As time progresses you reach a CPA/ROAS stability. There is a balance between acquiring new customers and getting old customers to return. Depending on the product/service this equilibrium period can go for many months/years. Customers of replenishable products have much higher lifetime value which needs to be taken into account when calculating your ROAS.
There are 4 major campaign types that I generally advise to focus on, if you want to scale your paid social activities quickly and profitably.
Lookalike Acquisition Campaigns
Audiences of people that look like your customers. These audiences need at least 1000 emails/phone numbers and are based on the total Facebook audience size of a specific country. 1% Lookalike means that Facebook will choose the 1% of that country’s total user based that look like your customer the most. In general the smaller the % the better those audiences work, but I’ve seen cases where 2% audiences are also performing well.
Interest & Demographic Acquisition Campaigns
The interest segments on Facebook are some of the most expansive and accurate I’ve seen in all social media platforms. They can and will include some very niche interests and unlike other platforms are not all defined by the Facebook team, but can pop up in the ads manager as new pages/groups on the platform are created. Combining that with very accurate demographic data and you can easily target 20 year-old fans of South Park that live in Colorado.
Product catalogue retargeting – People who have seen specific product detail pages. These can also include users who have added to cart or started checkout, but did not purchased.
General visitors retargeting – users who have visited the website, but have not seen any specific product pages.
Social media engaged retargeting – users who have engaged with your social media channels, but didn’t visit the website.
Customer Retargeting Campaigns
It’s unlikely that someone will place a 2nd order immediately after the 1st one. Depending on the products they purchased, you can run 3 types of campaigns. These campaigns come into play only when you have 1,000 customers in each bucket:
Upselling Campaigns – If someone has purchased a trial or tester products to show them the more expensive products.
Cross Selling Campaigns – Show your customers a different product that complement their initial purchase.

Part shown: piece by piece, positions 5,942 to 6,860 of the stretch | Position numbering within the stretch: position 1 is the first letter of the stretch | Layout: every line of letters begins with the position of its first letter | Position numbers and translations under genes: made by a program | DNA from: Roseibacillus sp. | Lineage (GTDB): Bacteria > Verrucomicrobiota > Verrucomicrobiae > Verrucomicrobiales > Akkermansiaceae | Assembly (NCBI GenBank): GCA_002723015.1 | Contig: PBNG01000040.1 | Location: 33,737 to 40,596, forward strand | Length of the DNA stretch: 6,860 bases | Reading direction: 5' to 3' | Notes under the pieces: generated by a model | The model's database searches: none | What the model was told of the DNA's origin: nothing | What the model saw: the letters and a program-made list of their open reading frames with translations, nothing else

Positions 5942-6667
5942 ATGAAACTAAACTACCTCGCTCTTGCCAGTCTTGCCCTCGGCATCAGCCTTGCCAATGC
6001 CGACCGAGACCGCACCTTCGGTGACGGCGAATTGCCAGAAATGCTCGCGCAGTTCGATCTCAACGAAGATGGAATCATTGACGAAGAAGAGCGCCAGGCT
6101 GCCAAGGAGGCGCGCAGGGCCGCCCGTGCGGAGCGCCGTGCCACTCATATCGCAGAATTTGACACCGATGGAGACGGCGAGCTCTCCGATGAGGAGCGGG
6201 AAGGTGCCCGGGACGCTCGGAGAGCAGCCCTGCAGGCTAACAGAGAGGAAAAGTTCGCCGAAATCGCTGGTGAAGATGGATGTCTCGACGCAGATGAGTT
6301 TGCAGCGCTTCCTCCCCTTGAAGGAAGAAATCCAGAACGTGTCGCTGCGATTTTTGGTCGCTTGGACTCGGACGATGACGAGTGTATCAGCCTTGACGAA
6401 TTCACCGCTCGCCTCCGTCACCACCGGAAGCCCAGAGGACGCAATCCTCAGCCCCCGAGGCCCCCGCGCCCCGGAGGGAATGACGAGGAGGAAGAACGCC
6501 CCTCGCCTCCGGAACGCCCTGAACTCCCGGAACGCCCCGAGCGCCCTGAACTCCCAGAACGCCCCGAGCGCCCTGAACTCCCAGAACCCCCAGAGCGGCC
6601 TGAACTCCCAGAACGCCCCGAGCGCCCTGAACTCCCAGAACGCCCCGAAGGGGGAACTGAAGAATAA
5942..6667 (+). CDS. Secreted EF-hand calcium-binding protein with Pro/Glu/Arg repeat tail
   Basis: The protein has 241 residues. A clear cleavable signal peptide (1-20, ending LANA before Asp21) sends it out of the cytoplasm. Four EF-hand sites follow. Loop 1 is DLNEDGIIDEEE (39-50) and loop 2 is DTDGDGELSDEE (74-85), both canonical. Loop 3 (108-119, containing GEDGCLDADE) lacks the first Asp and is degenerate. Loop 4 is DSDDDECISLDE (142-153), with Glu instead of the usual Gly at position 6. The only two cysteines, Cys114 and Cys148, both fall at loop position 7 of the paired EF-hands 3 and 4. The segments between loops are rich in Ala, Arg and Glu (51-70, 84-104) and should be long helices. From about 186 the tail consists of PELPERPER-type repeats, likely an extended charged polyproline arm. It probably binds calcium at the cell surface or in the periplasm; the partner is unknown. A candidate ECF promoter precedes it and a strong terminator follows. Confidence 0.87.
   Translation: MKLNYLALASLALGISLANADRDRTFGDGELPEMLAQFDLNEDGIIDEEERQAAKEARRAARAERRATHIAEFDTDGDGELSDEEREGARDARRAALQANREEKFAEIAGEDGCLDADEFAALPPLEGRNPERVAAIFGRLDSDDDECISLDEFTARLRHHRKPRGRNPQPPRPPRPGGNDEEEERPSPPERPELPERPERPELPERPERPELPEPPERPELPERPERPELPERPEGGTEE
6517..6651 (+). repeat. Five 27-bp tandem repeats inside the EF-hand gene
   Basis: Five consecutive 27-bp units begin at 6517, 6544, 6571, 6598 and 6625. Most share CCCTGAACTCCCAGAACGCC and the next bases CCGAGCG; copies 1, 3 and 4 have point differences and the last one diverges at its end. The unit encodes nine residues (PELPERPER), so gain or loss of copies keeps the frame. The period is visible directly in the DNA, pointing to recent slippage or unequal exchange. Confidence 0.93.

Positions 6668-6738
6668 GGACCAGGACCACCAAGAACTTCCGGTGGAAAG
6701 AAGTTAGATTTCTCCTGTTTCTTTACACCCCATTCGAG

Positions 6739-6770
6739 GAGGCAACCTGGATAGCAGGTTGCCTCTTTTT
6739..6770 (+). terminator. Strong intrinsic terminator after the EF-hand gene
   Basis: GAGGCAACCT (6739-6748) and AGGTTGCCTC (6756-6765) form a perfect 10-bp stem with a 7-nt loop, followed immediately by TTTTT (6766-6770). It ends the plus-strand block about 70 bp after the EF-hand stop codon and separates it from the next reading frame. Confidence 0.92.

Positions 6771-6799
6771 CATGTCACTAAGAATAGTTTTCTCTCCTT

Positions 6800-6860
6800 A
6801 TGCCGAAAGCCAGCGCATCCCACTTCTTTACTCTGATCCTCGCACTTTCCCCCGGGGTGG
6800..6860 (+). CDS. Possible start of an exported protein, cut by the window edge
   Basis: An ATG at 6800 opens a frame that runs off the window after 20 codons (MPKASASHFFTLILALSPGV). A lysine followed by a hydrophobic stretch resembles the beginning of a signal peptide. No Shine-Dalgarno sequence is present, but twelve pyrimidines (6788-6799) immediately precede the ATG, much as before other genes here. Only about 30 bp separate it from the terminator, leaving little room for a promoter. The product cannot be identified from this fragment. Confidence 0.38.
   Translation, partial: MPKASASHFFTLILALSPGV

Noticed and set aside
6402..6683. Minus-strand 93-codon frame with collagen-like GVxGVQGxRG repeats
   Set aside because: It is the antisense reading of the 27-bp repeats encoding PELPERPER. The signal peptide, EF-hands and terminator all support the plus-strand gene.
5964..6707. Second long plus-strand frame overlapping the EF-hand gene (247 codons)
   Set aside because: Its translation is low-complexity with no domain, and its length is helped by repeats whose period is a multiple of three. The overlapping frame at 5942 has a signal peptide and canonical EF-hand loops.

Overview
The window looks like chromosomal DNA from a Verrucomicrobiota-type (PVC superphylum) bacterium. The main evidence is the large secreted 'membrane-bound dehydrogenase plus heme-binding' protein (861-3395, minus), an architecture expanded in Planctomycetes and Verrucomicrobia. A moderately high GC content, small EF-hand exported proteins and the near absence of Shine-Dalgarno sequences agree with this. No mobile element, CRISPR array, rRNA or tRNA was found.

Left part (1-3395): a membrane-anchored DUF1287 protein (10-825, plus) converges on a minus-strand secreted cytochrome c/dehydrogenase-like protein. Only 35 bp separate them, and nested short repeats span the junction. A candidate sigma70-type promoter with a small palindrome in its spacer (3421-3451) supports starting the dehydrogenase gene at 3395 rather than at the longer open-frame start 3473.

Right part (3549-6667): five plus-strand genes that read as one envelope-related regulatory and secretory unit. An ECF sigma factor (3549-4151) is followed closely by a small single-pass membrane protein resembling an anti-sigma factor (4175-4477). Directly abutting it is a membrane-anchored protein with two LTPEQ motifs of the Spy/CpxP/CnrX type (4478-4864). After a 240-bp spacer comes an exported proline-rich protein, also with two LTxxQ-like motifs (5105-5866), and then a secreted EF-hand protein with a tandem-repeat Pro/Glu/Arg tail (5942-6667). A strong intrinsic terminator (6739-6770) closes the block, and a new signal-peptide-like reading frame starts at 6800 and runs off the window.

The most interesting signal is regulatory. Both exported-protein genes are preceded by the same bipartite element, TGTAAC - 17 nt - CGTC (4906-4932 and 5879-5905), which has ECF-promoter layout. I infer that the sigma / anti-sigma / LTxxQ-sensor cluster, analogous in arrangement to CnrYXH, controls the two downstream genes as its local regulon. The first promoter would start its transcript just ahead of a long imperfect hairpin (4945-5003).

Replenishment Campaigns – Show your customers the product they have already purchased X days after their purchase when it’s likely they are running low.
Paid Social Budgets
The weekly budget table above is general guidance based on my experience scaling very lean paid social ad accounts, but are supposed to illustrate how CPA and ROAS change as you introduce your brand on the paid social channel.
The Budget/CPA/ROAS will be different in your case and will depend on the product prices, general market conditions, and the Facebook auction competitiveness for similar products.
The initial period will be more difficult and I suggest working with small budgets that gradually scale and change based on the performance of the individual target groups. As time progresses I suggest adding more campaigns and expand the audience targeting, which will increase the budgets, but should also keep the ROAS at a stable level.
Facebook has come a long way as an advertising platform, but so have the advertisers that use it. It’s more difficult than ever to advertise there and achieve fantastic ROAS, but it’s still possible to run small budgets and be more than profitable.
I hope this guide will be of some help. If you have additional questions and you are working on your brand’s paid social launch, please get in touch and I’ll be happy to help. Depending on the complexity and time commitment, I may ask for a consultation fee 😉